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Former Texas Governor Ann Richards Dies


A colorful figure in U.S. politics has died at the age of 73. Ann Richards died at her home Wednesday night after a six-month battle against cancer of the esophagus.

Richards served one four-year term as the Democratic governor of the southern state of Texas, but lost her bid for a second term to George W. Bush, six years before he won the presidency.

President Bush issued a statement Thursday, saying he and Mrs. Bush are deeply saddened by Richards' death. He said she brought a "refreshing vitality" to public life.

Richards had an extensive background in Democratic Party politics, and became well-known nationally as a political commentator.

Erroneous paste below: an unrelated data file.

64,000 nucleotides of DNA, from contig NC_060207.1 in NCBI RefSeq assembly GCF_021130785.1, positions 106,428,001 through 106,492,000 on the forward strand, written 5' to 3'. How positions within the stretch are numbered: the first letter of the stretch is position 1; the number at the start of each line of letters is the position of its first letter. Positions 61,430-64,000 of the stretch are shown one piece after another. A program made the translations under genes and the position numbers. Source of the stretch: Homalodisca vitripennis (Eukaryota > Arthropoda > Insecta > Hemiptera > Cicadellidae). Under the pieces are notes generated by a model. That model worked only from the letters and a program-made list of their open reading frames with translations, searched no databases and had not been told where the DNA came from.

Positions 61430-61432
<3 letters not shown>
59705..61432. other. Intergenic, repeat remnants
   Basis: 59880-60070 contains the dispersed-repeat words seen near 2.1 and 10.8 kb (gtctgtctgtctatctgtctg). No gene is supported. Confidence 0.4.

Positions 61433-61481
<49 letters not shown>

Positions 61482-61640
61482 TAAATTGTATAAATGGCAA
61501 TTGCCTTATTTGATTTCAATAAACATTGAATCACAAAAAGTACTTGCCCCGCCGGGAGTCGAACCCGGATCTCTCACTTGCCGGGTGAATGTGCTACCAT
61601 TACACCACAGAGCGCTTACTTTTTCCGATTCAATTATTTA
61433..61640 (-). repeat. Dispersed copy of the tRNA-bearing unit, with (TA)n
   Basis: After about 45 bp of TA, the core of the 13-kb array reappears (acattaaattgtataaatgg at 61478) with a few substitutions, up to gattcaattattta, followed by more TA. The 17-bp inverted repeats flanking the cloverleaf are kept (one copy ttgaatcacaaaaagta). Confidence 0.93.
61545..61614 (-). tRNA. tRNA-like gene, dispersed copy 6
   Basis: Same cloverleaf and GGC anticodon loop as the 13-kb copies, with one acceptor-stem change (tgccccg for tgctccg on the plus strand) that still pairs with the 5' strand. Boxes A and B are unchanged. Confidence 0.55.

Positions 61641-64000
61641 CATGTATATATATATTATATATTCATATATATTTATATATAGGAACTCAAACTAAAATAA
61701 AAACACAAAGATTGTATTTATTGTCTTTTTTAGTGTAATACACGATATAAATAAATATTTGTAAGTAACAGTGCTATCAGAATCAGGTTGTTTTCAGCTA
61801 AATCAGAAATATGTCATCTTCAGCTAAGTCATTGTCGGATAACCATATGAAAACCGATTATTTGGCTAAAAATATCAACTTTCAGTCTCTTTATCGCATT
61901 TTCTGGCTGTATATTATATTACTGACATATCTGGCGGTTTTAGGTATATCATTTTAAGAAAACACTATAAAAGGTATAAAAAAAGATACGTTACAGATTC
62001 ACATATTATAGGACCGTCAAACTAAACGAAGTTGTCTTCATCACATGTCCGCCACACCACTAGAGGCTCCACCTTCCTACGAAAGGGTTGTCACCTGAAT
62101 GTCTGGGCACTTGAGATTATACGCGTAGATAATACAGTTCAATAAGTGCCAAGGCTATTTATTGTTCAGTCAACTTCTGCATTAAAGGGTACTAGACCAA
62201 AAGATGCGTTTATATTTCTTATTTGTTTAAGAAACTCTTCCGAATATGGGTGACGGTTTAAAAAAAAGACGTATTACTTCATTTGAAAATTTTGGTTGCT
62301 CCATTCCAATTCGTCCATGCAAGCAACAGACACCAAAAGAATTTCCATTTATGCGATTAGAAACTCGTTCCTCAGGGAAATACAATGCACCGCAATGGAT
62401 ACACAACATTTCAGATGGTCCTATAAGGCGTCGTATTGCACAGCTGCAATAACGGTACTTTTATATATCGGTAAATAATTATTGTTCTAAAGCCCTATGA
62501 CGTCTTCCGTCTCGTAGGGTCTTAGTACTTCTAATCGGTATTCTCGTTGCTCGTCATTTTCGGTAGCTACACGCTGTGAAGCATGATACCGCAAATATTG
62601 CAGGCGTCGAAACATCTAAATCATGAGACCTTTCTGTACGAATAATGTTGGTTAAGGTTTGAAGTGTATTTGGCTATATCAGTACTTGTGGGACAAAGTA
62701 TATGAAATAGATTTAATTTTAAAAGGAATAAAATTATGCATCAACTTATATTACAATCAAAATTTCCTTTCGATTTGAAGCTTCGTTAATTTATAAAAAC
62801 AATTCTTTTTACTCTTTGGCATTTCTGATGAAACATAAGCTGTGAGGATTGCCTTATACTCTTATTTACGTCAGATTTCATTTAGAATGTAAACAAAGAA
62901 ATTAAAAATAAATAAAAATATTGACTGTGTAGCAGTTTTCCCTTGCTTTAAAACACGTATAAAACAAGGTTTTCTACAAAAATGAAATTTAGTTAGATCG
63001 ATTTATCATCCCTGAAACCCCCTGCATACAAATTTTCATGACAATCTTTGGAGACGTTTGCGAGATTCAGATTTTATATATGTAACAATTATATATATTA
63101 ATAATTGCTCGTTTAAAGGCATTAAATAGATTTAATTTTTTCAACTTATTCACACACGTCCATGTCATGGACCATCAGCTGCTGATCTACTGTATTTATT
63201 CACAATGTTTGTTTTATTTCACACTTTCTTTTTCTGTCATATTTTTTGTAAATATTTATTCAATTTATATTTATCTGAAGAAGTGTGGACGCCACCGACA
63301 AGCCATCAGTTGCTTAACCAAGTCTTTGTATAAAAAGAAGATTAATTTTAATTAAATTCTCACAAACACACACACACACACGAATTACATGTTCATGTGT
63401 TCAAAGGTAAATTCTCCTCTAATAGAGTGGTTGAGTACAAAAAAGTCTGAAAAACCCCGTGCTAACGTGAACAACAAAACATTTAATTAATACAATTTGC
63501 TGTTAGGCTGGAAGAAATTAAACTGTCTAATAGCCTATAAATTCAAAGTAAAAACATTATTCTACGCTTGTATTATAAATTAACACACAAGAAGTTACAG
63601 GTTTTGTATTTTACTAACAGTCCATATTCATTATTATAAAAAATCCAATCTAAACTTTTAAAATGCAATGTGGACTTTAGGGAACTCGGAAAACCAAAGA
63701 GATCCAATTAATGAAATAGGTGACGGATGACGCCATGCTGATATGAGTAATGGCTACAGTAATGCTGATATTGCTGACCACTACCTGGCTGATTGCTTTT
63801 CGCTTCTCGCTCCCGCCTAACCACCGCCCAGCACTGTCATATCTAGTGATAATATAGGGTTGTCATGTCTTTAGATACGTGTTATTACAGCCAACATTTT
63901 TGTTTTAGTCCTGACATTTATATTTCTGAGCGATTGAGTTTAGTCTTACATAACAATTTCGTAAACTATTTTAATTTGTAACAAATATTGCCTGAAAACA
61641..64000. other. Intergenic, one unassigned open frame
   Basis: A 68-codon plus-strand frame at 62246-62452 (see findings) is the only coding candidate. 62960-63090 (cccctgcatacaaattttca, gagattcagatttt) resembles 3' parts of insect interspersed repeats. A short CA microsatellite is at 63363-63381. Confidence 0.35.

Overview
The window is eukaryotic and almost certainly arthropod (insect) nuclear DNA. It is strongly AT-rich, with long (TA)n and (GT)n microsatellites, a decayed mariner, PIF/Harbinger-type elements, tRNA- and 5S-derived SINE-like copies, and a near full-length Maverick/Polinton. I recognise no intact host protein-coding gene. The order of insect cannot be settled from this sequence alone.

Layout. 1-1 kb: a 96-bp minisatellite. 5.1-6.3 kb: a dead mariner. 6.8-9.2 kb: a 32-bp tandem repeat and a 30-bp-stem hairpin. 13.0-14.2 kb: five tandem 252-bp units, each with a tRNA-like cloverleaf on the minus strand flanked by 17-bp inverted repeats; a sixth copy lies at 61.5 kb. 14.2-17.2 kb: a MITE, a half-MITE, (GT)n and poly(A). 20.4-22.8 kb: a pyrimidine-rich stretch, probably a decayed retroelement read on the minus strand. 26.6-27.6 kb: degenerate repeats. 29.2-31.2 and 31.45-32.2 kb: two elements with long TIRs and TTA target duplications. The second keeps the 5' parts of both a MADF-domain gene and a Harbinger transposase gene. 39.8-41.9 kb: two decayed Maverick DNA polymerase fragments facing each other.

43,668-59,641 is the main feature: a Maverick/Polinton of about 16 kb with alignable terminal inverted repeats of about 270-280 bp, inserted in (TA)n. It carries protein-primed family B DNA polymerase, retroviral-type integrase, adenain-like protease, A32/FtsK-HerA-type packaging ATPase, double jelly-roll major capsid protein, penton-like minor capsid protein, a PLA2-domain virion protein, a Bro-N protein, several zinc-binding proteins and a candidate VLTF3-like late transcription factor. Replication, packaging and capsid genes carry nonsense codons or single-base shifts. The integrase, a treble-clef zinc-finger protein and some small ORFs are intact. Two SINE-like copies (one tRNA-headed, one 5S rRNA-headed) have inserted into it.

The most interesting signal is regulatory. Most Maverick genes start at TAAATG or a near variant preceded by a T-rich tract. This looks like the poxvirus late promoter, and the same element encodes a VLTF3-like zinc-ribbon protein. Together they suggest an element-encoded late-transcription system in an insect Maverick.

A Texas newspaper described her as "the quintessential Texas woman, with a sassy homespun charm, sharp wit and tough pioneer spirit."

During her term as governor, Richards championed what she called a "New Texas." She brought more women and members of ethnic minorities into state government than any of her predecessors, and she enjoyed widespread support until a Republican Party landslide swept her out of office in 1994.

The silver-haired Richards was known for her witty partisanship. In 1988, she rose to speak at the Democrats' national convention with a critique of the president's father George H.W. Bush, who was then vice president. She said, "Poor George. He can't help it. He was born with a silver foot in his mouth."

Some information for this report was provided by AP and Reuters

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